September 28 is the birthday of Thomas Crapper (1836-1910), a plumber who founded Thomas Crapper & Co in London. Contrary to widespread misconceptions, Crapper did not invent the flush toilet. He did, however, do much to increase the popularity of the toilet, and developed some important related inventions. One of his inventions was the ballcock, the mechanism for filling water tanks while avoiding overflow (in the event of low water pressure) and backflow. He was noted for the quality of his products and received several royal warrants.
Manhole covers with Crapper’s company’s name on them in Westminster Abbey are now one of London’s minor tourist attractions. Thomas Crapper & Co owned the world’s first bath, toilet and sink showroom, in King’s Road until 1966. The firm’s lavatorial equipment was manufactured at premises in nearby Marlborough Road (now Draycott Avenue).
Crapper was born in Thorne, Yorkshire, in 1836; the exact date is unknown, but he was baptized on this day in 1836. His father, Charles, was a sailor. In 1853 he was apprenticed to his brother George, who was a master plumber in Chelsea. After his apprenticeship and three years as a journeyman plumber, in 1861 Crapper set himself up as a sanitary engineer, with his own brass foundry and workshops in nearby Marlborough Road.
It’s interesting to note that the flushing toilet was invented by John Harrington in 1596. Joseph Bramah of Yorkshire patented the first practical water closet in England in 1778. George Jennings in 1852 also took out a patent for the flush-out toilet. In a time when bathroom fixtures were barely spoken of, Crapper heavily promoted sanitary plumbing and pioneered the concept of the bathroom fittings showroom.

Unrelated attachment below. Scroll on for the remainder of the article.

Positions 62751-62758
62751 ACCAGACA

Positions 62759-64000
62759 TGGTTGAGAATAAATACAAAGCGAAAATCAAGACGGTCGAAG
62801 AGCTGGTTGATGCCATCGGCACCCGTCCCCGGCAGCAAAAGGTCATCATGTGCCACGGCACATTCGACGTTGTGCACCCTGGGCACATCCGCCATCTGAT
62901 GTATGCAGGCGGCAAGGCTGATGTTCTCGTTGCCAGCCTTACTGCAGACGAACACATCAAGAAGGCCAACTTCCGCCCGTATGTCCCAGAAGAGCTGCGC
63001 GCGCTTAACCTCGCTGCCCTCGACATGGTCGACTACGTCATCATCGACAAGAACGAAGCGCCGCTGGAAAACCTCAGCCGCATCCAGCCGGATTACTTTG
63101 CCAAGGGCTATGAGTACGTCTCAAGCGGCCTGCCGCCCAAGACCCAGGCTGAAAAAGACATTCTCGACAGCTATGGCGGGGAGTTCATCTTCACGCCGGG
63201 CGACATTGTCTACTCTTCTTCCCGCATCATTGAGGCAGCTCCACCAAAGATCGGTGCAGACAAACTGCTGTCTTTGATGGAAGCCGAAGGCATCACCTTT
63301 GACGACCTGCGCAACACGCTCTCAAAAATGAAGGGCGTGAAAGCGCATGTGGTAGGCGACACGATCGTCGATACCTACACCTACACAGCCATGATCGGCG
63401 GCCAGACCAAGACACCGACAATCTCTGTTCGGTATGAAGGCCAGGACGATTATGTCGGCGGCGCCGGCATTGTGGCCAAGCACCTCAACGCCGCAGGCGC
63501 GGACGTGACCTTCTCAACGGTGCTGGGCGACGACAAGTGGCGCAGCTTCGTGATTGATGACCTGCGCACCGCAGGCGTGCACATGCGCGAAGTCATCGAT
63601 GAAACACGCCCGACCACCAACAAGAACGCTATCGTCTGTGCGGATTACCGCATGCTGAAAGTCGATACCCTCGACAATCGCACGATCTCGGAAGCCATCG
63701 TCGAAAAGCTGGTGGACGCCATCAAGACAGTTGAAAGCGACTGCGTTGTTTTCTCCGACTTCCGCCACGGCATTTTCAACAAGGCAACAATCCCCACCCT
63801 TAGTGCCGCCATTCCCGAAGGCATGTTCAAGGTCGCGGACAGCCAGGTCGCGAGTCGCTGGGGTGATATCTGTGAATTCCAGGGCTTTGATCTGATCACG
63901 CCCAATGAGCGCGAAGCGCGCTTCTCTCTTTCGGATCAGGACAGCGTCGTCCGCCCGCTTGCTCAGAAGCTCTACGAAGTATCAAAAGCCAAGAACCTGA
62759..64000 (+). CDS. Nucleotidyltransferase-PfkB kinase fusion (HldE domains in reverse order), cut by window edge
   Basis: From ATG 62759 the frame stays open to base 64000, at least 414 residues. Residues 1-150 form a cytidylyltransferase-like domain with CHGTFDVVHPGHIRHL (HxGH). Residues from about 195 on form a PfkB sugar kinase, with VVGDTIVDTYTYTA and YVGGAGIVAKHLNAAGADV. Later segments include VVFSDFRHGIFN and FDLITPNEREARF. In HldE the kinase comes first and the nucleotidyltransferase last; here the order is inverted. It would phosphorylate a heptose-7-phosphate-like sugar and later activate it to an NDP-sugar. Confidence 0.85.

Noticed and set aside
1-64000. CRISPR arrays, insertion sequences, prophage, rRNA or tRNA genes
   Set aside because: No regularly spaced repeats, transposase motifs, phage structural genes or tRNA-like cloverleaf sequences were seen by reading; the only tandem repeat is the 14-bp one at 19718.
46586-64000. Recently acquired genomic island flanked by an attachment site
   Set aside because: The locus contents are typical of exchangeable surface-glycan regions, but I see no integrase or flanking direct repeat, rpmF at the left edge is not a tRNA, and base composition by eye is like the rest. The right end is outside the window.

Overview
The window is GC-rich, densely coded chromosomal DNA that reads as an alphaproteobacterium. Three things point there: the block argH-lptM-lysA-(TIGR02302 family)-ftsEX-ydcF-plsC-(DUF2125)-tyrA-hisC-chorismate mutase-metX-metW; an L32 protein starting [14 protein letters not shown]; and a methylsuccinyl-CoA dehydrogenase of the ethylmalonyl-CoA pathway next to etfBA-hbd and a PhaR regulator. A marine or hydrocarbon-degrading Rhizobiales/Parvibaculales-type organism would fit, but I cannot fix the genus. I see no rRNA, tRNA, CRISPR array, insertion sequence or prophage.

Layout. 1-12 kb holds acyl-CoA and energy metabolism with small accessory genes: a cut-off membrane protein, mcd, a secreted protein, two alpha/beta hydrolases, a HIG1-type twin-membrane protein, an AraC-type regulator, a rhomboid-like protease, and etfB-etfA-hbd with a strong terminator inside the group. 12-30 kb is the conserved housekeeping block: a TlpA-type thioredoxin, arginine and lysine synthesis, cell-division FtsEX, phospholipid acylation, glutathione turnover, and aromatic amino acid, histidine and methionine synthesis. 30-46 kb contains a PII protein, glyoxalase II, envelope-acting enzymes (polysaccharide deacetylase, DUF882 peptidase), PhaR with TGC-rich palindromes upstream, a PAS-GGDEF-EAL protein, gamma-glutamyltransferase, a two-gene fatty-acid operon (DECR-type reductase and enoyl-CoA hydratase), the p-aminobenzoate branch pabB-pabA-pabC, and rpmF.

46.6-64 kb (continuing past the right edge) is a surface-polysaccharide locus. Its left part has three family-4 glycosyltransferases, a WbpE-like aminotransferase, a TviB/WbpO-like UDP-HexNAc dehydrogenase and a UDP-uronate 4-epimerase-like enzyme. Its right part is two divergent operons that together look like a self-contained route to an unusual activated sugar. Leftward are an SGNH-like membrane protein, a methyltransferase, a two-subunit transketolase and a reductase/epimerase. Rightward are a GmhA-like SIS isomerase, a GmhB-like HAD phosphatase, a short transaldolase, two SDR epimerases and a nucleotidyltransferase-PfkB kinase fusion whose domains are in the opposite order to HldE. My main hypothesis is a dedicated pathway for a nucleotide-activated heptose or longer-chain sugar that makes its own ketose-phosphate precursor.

In the 1880s, Prince Edward (later Edward VII) purchased his country seat of Sandringham House in Norfolk and asked Thomas Crapper & Co. to supply the plumbing, including thirty lavatories with cedarwood seats and enclosures, thus giving Crapper his first Royal Warrant. The firm received further warrants from Edward as king and from George V both as Prince of Wales and as king.
In 1904, Crapper retired, passing the firm to his nephew George and his business partner Robert Marr Wharam.
Modern plumbing owes a lot to Thomas Crapper. Join us as your Phoenix plumber to celebrate him and his contribution. Should you need any plumbing help today or any day all around the Phoenix valley, we’re here to help. (602) 273-1740